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“In airing your sheets, sir, my wife is no sloven ; “And your bed is immediately—over my Oven.”

“The Oven!!!" says Will—-says the host, ' Why this passion? * In that excellent bed died three people of fashion. “Why so crusty good sir?”—“ Zounds’ cries Will in a taking, “Who would't be crusty, with half a years baking?'

WILL paid for his rooms; cried the host with a sneer

“Well. I see you’ve been going away half a year,

* Friend, we can’t well agree’— yet no quarrel"— Will said:

“But I’d rather not perish, while you make your bread.”

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A LoNDoN tailor. as 'tis said,
By buckram, canvas, tape and thread,
Sleeve-linings, pockets, silk and twist,
And all the long expensive list.
With which their uncouth bills abound.
Tho' rarely in the garment found ;
By these and other arts in trade,
Had soon a pretty fortune made ; .
And did what few had ever done,
Left thirty thousand to his son.

The son, a gay, young swagg’ring blade,
Abhorr'd the very name of trade,
And lest reflection should be thrown .
On him resolved to quit the town, }
And travel where he was not known.
In gilded coach and liv'ries gay,
To Oxford first he took his way ;


There beaux and belles his taste admire,
His equipage and rich attire :
But nothing as so much ador’d
As his fine silver-hilted sword ;
Tho' short and small, 'twas vastly meat,
The sight was deem’d a perfect treat.
Beau Ganter begg'd to have a look,
But when the sword in hand he took,
He swore by G-d it was an odd thing,
And look’d much like a tailor's bodkin.
His pride was hurt by this expression,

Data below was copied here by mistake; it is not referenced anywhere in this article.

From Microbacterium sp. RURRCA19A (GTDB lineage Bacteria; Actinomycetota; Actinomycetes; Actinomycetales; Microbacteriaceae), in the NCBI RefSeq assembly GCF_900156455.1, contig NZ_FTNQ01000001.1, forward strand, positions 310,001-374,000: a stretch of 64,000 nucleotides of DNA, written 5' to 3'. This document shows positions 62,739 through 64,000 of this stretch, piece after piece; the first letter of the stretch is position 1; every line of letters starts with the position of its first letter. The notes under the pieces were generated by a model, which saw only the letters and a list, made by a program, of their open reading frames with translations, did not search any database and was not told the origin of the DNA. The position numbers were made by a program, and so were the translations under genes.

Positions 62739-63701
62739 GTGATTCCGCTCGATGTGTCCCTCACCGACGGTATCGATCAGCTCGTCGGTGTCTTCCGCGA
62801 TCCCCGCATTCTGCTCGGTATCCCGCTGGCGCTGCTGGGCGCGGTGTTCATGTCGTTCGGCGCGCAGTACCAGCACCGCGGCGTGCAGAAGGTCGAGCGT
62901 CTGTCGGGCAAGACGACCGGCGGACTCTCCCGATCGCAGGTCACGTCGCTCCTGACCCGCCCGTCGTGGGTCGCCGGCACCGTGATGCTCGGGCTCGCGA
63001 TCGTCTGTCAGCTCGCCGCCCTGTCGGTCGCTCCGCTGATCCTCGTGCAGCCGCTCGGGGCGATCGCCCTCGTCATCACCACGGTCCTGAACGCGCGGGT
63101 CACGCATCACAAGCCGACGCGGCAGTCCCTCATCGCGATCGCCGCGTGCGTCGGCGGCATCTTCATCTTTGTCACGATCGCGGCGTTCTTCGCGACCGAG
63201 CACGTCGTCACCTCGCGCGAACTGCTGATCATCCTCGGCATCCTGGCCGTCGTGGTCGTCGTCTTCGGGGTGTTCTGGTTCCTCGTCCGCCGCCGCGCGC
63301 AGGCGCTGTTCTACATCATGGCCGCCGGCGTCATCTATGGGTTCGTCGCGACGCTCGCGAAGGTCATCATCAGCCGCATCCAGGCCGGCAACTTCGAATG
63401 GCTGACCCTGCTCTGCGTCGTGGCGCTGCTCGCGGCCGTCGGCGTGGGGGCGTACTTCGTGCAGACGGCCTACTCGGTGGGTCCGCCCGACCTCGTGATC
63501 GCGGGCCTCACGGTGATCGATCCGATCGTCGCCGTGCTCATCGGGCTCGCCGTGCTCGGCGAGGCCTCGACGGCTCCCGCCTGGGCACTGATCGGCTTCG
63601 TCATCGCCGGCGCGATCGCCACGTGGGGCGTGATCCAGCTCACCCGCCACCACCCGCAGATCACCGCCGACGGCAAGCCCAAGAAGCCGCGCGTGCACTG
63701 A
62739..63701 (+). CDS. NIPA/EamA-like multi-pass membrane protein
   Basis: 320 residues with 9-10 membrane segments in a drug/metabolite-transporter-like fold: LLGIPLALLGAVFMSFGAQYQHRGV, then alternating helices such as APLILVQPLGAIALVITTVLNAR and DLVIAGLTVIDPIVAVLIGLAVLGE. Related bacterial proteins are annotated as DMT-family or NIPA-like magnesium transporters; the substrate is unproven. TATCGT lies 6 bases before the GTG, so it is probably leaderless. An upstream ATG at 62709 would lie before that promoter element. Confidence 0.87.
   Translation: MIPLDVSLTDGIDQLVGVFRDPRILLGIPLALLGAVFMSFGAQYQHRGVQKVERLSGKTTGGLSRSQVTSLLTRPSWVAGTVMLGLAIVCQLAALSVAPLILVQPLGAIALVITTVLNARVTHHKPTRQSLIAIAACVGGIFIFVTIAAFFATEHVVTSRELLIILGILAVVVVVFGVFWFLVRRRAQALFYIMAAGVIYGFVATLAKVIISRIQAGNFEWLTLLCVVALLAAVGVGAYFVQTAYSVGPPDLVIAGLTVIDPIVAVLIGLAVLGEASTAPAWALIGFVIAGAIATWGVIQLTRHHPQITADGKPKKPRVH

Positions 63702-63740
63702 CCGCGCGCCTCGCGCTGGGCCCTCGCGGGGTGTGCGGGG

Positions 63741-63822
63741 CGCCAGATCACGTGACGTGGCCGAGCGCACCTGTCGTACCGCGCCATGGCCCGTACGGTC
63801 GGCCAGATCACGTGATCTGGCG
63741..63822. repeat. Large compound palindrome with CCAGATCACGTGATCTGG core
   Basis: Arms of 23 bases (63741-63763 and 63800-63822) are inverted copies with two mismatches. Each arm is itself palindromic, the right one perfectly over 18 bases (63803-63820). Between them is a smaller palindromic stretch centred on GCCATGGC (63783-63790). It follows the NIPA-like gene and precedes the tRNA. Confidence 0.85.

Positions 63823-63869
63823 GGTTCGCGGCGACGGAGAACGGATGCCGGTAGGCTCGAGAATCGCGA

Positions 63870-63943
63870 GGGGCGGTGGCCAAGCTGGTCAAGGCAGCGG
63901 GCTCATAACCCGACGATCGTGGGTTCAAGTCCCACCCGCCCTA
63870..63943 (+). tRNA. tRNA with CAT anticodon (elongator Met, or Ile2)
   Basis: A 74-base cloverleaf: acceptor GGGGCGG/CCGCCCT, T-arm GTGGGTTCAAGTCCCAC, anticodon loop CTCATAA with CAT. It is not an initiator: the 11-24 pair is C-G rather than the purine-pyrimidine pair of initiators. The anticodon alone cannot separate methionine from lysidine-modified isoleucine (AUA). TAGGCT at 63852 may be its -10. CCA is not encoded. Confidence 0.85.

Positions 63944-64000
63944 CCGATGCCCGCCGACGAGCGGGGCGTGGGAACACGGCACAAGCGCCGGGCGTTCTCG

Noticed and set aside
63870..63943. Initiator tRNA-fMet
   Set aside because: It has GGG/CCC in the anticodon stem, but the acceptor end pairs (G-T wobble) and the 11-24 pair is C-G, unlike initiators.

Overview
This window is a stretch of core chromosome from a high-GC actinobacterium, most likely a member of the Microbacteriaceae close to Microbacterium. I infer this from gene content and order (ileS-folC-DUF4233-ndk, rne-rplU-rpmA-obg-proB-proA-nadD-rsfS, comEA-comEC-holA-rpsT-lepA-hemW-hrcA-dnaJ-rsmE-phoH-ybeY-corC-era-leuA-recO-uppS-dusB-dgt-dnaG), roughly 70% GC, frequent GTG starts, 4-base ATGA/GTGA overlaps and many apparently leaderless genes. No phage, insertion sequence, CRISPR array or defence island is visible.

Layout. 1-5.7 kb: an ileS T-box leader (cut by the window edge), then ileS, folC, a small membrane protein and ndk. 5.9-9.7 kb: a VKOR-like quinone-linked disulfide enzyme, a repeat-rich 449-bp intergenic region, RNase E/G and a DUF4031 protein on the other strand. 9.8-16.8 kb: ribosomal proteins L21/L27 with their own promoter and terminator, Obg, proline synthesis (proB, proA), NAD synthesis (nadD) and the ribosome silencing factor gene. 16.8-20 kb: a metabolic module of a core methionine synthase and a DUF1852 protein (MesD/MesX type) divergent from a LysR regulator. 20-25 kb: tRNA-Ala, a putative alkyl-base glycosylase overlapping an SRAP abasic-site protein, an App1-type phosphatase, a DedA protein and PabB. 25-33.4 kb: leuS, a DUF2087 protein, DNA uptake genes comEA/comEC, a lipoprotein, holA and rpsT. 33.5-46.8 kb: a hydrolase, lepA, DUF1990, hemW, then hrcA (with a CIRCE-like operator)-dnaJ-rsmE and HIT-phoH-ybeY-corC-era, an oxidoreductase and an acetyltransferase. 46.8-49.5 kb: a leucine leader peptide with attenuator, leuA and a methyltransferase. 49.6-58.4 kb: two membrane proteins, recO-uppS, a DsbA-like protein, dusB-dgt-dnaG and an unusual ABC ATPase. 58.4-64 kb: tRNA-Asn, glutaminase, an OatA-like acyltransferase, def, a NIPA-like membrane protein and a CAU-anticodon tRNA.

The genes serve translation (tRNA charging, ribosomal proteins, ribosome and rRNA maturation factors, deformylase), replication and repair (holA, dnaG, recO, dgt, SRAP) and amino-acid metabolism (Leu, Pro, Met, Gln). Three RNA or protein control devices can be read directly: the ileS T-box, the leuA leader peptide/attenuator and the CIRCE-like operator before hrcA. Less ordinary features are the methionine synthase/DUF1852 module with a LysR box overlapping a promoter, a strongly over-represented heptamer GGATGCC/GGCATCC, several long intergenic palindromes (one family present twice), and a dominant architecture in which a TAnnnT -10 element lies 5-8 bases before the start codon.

Thinking they knew his sires profession;
Sheathing his sword he sneak’d away,
And drove for Glo'ster that same day.
There soon he found new cause for grief,
For dining off some fine roast beef,
One ask'd him which he did prefer,
Some cabbage or a cucumber?
The purse-proud coxcomb took the hint,
Thought it severe reflection meant;
His stomach turn’d he could not eat,
So made an ungenteel retreat ;
Next day left Glo'ster in great wrath,
And bade his coachman drive to Bath.
There he suspected fresh abuse,
Because the dinner was roast goose,
And that he might no more be jeer'd
Next day to Exeter he steer’d,
There with some bucks he drank about,
Until he fear'd they found him out ;
His glass not full, as was the rule,
They said 'twas not a thimble full ;
The name of thimble was enough,
He paid his reck’ning and went off.
He then to Plymouth took a trip, *
And put up at the Royal Ship, }
Which then was kept by Caleb Snip.


‘Snip, Snip,” the host was often call’d,
At which his guest was so much gall’d,
That soon to Cambridge he removed,
There too he unsuccessful prov’d:
For tho’ he fill’d his glass or cup,
He did not always drink it up:
The scholars mark’d how he behav’d,
And said a remnant sha’nt be sav’d:
The name of remnant gall'd him so
That he resolv'd to York he'd go:
There fill’d his bumper to the top,
And always fairly drank it up:
“Well done,” says Jack, a buck of York,
‘You go thro’ stitch, sir, with your work.’
The name of stitch was such reproach,
He rang the bell, and call’d his coach.